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Much is talked about the inflow of flashy Europeans to the Premier League in the mid-1990s, and it is a fairly mesmerising list of players – Ruud Gullit, Dennis Bergkamp, Juninho – seen as the pioneers of English football’s new-money revolution. Amid all this one name tends to be forgotten, or at least shunted unfairly into the background. A certain David Ginola.

Born on January 25, 1967, Ginola landed in the same summer as the three above-mentioned men, and of all the period’s spine-tingling European imports he was perhaps, the most thrilling. He was the kind of a technically elegant, two-footed forward who brought excitement to every game that he played in.



He scored astounding goals, featured for one of the modern era’s legendary sides, and won over peers and pundits alike, claiming a clean sweep of the PFA Players’ and FWA Player of the Year awards in 1999. One of those truly handsome footballers, the dashing winger was part Ryan Giggs, part Ryan Gosling, along with a wholesome splash of Eric Cantona’s French free-spirit.

Arsene Wenger once said “for the English, sport is combat… for the French, it’s a form of expression” and this was truly apt for the artist that Ginola was. His dribbling had such flamboyance that full backs used to invariably lunge forward and being left dead by the artist, who was more of a conjurer than a footballer.

And as all artists, David Ginola, too, faced numerous issues during his career. His first run in with Gerard Houllier in 1993 ultimately cost him a potential World Cup medal in 1998. It isn’t coincidence that Ginola, who played the blameworthy part of during the run in, would be seen as one of those who missed out on a World Cup win with the talent at his possession.


ginola-spursGinola, while playing for Tottenham. (Image Courtesy: Spurs Nostalgia / Website)


He faced acrimonious situations at Aston Villa and Everton too, from John Gregory and an up-and-coming David Moyes, and one would wonder, what could have happened if he played under a less arduous manager.

Undoubtedly, it was not a surprise that Ginola’s Premier League early flourishing occurred under the expressive manager that Kevin Keegan was and that another proud individualistic player-turned-manager, Johan Cruyff, named him as the world’s best player in 1999.

What comes as more of a surprise though, was Ginola’s joyful years as a player came under the most joyless manager the Premier League would have ever seen in George Graham and for the Tottenham fans who had put up with dull football until the arrival of Graham, Ginola was all that kept the Lilywhite faithful attending match after match just for the sight of the supremely gifted Frenchman.




David Ginola started off as a youngster at Sporting Toulon in 1985, who were then in the 1st division. Having played 14 times in his debut season, Ginola went on to become a regular in the side from the following season and was a key part in Toulon’s fifth-place finish in the league in 1988, that included players like Bernard Casoni and Bernard Pardo although they would not qualify for Europe due to a weak UEFA coefficient.


Forgotten Stars - David Ginola
David Ginola at Brest up against Marcel Desaily (Courtesy: La Telegramme/Website)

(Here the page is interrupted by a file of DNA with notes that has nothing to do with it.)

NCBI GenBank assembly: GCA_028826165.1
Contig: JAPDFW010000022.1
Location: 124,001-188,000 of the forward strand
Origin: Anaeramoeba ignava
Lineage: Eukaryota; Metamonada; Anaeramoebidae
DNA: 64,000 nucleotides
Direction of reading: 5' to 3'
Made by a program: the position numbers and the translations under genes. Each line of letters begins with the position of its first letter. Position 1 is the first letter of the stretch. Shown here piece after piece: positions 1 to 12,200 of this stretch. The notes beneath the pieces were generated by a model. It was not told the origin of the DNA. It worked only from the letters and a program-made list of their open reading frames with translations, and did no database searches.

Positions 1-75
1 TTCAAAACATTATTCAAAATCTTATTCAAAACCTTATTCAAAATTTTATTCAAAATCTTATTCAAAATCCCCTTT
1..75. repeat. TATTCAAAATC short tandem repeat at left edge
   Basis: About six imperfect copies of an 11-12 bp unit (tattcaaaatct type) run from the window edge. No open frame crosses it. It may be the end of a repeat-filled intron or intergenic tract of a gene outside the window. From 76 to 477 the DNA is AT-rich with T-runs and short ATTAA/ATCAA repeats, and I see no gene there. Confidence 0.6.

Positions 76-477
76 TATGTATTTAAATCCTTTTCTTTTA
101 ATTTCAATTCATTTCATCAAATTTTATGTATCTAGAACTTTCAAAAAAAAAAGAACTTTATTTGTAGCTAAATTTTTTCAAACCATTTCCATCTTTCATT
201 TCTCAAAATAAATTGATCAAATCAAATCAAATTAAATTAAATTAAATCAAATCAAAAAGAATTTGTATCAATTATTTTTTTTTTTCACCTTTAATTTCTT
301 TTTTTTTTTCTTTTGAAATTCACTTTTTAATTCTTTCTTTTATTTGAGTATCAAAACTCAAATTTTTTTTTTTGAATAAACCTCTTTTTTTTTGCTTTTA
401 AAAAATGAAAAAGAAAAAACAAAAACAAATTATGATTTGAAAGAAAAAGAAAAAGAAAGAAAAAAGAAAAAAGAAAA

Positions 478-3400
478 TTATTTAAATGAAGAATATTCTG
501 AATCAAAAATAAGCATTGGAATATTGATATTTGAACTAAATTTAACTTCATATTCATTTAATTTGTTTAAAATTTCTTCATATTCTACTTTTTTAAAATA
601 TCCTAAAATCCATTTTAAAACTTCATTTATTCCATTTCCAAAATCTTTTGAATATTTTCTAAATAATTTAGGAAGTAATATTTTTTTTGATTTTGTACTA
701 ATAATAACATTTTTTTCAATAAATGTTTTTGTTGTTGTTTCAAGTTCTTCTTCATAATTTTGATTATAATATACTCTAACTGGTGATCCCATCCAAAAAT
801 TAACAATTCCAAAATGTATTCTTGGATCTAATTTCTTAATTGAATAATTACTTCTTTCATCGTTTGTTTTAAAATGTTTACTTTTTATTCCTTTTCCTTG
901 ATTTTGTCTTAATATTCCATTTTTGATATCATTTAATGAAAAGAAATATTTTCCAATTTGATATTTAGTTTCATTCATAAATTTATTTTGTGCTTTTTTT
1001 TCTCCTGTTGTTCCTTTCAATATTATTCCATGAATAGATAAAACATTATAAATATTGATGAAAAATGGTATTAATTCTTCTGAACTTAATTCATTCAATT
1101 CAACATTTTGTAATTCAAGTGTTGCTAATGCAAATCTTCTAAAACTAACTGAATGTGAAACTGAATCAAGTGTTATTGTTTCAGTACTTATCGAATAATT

Owing to his performances for Toulon, Ginola, in 1988, moved to RC Paris, that was bought by a new owner and was looking at buying stars in French football. He stayed there for a limited time though, scoring 10 goals in 69 appearances after which he moved to Brest in 1990.

There, he began to win the hearts of many with his flamboyant style of play, scoring 15 goals in 53 appearances for the Brittany-based club, that was marred with pitch invasions, mainly due to their failed administration and a subsequent filing of bankruptcy, which led to the releasing of the first team players.



After all that had happened at Brest, Ginola moved to powerhouses Paris Saint-Germain on a free transfer in January 1992. And he took no time in settling around and impressing the Parisiens with his elegance and his electrifying pace.

Although his early days were filled with controversies around the national team, he was very popular among the fans. So much so, that even after he admitted that rivals Olympique Marseille were his boyhood club and would have rather joined them than PSG, his popularity did not take a dent.



In his first full season at the club, Ginola won his first trophy as a PSG player, the Coupe de France, and finished the season with 10 goals, including one in the cup final and 5 assists in 48 appearances. The following season, 1993-94, turned out to be the best one in his career, with the team revolving around Ginola.

The team went on to win the league by a huge margin but stumbled at the final stages in Europe, losing in the semi-finals of the Cup Winner’s Cup against Arsenal. Ginola finished the season as the club’s topscorer with 18 goals in 48 appearances, the best turnout of numbers in his whole career.

Ginola’s final season at PSG was marred with injuries, which led to him missing many games. As a consequence, PSG weren’t consistent in the league, finishing third behind Nantes and Lyon. However, Ginola still scored 11 goals in 28 appearances, and played a pivotal role in PSG winning both the domestic cups.



In the summer of 1995, Ginola decided to move from France for further opportunities abroad. It was speculated that the Frenchman would make a move to Spain, with Barcelona seen as the destination, after his dazzling displays against Spanish opposition in European competition. Eventually, though, Ginola ended up signing for Newcastle United, then managed by Kevin Keegan.



In July 1995, David Ginola moved to Newcastle United for £2.5 million. Now primarily playing as a left-sided winger, Ginola was among Keegan’s first big signings that were made in order to challenge Manchester United for the Premier League title.

With Ginola playing an integral role with five goals and nine assists in 34 appearances, Newcastle finished second, four points behind Manchester United. Although this was Newcastle’s best finish in decades, it was a truly disappointing campaign as they once had a lead 10 points at the halfway stage.